• Major Grade Point Average: Earn a minimum GPA of at least 2.75 (on a 4.0 scale) on all completed major courses.
  • Cumulative Grade Point Average: Earn a cumulative GPA of at least 2.75 (on a 4.0 scale). Note: Both the cumulative GPA and the cumulative GPA based on the last 60 credits will be calculated. The higher will be used for program selection. See Last 60 Credits Rule below. Grade point averages are based on all transferable college level course work attempted.
  • Take all three sections of the Pre-Professional Skills Test (PPST) and submit scores to Education Academic Services by March 1, 2013. Also known as the Praxis I: Academic Skills Assessments, the PPST is a basic skills test offered by Educational Testing Service (ETS) and required for admission to all state teacher preparation programs by the Wisconsin Department of Public Instruction (DPI). The test is designed to measure reading, writing, and mathematics skills. State-mandated minimum scores are Reading, 175; Writing, 174; and Mathematics, 173. Students may be considered who have not earned minimum scores. See the ETS website for more detailed information. Important note: The UW–Madison School of Education's institutional recipient code is 1846; use of another code will prevent Education Academic Services from receiving scores.
  • Submit application materials by February 1, 2013. These are expected to include the following:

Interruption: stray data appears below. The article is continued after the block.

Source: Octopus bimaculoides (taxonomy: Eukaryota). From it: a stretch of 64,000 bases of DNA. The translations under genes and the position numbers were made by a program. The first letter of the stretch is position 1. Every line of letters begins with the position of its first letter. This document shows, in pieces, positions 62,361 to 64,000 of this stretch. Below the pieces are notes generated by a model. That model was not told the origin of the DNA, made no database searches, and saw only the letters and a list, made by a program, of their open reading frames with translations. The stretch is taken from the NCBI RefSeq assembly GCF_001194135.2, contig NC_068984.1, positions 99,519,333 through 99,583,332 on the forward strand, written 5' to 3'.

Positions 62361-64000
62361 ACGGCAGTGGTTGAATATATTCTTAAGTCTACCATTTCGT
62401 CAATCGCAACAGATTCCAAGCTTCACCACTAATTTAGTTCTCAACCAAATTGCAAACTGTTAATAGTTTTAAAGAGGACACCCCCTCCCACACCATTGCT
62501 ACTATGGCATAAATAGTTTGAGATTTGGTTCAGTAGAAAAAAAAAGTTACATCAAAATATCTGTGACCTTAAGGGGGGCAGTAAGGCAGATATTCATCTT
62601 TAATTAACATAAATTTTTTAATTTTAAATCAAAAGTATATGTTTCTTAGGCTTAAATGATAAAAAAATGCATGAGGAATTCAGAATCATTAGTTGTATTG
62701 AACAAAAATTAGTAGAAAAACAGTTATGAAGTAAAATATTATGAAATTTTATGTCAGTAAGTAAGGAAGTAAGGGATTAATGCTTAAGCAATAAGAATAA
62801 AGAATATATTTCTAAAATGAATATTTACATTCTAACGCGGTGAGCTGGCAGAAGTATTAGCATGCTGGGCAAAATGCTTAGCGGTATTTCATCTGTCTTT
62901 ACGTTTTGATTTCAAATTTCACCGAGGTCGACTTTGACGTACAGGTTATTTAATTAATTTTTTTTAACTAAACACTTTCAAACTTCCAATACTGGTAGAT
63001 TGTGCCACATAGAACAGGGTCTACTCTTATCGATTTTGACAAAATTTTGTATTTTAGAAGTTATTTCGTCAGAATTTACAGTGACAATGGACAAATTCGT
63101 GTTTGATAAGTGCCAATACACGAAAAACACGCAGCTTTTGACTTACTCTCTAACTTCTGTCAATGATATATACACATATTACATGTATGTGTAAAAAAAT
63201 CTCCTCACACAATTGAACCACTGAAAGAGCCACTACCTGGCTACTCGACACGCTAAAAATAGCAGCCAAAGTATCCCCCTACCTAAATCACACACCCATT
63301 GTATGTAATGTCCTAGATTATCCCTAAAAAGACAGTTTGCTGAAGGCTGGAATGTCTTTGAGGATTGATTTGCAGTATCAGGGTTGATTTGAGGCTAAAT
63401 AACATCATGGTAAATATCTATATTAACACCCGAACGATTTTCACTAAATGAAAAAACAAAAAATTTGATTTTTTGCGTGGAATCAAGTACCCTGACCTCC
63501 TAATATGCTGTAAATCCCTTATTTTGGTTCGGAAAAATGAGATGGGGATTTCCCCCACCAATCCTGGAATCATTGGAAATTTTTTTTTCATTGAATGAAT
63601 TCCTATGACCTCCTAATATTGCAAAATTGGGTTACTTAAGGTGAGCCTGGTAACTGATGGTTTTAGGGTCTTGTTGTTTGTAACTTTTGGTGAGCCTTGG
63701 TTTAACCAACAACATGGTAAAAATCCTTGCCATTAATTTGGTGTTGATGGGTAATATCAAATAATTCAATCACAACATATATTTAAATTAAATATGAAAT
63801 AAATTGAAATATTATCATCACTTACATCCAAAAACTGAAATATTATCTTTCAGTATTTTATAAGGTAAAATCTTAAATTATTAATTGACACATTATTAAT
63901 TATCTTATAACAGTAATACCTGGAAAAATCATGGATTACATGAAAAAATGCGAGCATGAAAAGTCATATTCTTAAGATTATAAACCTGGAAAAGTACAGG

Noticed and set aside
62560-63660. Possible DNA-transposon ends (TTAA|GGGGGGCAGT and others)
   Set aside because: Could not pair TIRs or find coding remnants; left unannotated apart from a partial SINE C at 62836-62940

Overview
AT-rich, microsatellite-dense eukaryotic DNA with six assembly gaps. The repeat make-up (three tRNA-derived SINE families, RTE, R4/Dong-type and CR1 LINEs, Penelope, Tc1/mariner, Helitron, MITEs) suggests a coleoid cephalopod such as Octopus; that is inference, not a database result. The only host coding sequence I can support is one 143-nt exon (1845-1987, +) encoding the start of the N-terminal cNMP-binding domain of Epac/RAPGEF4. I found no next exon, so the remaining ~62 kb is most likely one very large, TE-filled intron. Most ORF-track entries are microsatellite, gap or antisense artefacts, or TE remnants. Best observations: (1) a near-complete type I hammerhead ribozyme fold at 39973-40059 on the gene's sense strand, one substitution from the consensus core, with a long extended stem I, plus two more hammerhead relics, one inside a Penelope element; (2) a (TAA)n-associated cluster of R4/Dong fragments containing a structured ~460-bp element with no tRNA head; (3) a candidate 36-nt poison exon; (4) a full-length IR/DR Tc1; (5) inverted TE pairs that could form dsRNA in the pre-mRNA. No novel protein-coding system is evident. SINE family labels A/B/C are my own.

• Application form.
    • Autobiographical questionnaire. 
    • Recommendation. One recommendation form or letter from a supervisor, preferably one familiar with the applicant's work with young people.
    • Essays. Applicants must submit two brief essays. These are designed to help faculty learn about applicants, their professional decisions, their insights into teaching, and how they think critically about the complexities of teaching their subject in middle school or high school. Essays are evaluated by a committee of faculty, staff, and cooperating teachers on the basis of awareness of complexities in education, depth of thought, and clarity and coherence of writing. Following are the essay prompts used last year:
      Part I: How and why did you choose to be a teacher in your subject area? (400 words or less)
      Part II: What are one or two of the most significant challenges that you anticipate in teaching a class in your subject area? How have your experiences or background given you insight into the complexities of these challenges? Challenges can be issues that you personally find difficult or that teachers in your subject area generally find difficult. For purposes of this essay, do not offer solutions to these challenges. (700 words or less)

    Last 60 Credits Rule

    Two grade point averages will be calculated to determine candidates' eligibility and selection to programs. GPAs will be calculated using (1) all transferable college level course work attempted, and (2) the last 60 credits attempted. The higher GPA of these two will be used for purposes of admission. If fewer than 60 credits have been attempted, all credits will be used to calculate the GPA. Graded graduate course work will also be used in all GPA calculations. ("Attempted" course work indicates course work for which a grade has been earned.) More information is available here.

    Applying for Certification in More than One Subject Area